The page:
Obersvers said these online initiatives have played a key role in the “rejuvenation” of Russian civil society. But they also say there is little guarantee that this new initiative will see state-sponsored funding make its way to these types of projects.
From the Top
Putin’s step is a considerable one for a man otherwise apparently adverse to the internet. A number of times he has denied using the web, even commenting in 2010 that it is “50 percent pornography.”
Yet his proposal hit on what both critics and government officials alike have long cast as one of the biggest problems in Russia’s post-Soviet economy: the lack of resources and favorable conditions for young innovators, many of whom are flocking abroad for better opportunities.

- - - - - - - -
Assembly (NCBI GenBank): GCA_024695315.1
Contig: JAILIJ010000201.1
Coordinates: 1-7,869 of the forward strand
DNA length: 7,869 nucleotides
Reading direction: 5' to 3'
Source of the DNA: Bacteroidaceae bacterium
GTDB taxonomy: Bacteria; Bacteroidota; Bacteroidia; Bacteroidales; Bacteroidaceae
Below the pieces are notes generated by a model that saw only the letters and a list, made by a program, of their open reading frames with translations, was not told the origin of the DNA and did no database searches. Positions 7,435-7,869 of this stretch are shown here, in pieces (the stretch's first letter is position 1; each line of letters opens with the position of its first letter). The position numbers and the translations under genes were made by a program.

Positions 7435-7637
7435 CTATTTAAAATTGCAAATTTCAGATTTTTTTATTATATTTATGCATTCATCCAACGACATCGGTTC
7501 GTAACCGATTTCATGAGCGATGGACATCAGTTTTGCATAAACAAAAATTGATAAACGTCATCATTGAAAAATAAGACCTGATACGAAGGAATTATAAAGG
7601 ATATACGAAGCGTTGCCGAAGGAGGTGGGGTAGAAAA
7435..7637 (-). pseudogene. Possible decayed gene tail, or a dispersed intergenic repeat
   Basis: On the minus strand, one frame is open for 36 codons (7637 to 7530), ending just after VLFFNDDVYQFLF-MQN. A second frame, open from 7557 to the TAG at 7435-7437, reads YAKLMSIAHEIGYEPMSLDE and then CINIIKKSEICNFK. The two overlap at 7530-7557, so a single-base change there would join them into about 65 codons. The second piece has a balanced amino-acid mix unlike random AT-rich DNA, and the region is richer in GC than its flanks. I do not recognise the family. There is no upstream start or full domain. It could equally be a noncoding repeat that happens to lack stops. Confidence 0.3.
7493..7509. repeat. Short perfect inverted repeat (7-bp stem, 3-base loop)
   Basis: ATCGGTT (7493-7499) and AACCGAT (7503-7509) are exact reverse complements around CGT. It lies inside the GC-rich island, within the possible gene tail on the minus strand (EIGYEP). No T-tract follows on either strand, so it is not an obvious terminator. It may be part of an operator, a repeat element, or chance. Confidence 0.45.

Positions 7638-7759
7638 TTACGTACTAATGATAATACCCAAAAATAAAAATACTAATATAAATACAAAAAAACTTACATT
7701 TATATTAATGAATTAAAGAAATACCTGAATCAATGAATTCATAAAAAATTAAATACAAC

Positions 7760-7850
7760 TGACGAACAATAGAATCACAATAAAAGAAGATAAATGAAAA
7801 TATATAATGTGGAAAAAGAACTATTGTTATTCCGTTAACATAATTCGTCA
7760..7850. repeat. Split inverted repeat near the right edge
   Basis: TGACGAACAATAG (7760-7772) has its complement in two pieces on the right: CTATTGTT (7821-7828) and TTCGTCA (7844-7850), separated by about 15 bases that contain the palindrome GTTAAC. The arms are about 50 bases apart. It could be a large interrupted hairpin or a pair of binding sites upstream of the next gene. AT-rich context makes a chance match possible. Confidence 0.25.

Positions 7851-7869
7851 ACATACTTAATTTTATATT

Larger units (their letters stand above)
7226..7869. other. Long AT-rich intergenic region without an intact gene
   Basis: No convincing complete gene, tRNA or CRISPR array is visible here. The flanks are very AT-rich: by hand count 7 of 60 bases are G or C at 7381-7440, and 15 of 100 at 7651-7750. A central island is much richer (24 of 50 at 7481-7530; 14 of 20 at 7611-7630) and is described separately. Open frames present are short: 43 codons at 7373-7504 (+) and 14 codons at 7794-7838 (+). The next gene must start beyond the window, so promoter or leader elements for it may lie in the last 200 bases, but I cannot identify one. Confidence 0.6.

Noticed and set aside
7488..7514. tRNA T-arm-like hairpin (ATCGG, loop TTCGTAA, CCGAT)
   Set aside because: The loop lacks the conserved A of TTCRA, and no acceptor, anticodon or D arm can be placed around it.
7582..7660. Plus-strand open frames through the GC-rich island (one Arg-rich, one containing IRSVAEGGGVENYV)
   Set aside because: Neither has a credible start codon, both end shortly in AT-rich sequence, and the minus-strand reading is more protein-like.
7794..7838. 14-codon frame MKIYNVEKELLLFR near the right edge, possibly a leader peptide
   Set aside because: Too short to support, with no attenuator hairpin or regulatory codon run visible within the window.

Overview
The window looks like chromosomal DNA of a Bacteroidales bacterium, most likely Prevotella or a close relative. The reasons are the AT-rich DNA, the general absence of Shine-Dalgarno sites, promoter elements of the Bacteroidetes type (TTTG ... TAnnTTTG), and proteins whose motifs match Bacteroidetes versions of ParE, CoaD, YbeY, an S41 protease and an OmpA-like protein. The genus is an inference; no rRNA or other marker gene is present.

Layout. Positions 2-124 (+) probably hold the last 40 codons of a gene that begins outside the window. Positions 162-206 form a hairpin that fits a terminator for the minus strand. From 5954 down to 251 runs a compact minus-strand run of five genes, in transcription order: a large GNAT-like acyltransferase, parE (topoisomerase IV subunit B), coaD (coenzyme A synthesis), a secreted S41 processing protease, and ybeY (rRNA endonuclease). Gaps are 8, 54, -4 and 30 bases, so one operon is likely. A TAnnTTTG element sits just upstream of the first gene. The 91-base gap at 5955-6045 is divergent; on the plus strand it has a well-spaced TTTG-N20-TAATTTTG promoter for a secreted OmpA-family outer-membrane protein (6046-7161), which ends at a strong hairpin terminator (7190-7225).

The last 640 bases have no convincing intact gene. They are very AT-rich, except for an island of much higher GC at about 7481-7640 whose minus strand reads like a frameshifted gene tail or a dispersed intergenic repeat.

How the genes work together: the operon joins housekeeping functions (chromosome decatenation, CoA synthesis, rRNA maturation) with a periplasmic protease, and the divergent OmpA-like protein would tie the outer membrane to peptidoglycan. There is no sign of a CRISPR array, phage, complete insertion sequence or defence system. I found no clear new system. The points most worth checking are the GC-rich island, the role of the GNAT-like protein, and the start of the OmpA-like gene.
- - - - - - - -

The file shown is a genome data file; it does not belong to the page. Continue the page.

“It is important to create the necessary conditions so that these people pursue their projects here in Russia, on their native soil,” Putin said during a meeting with the ASI leadership on November 22.
About one-fifth of Russians say they want to emigrate, according to a poll conducted earlier this year by the Levada Center think tank.
Combining state funding with “crowd funding,” the initiative would finance projects that are deemed feasible and already have a degree of backing from private donors. If the demand is there, the logic goes, the money will follow.
ASI Director General Andrei Nikitin said at the same meeting his agency would have formal proposals for the fund ready by February 2013.
This wouldn't be the first time the Kremlin is attempting to spearhead the innovation drive in Russia.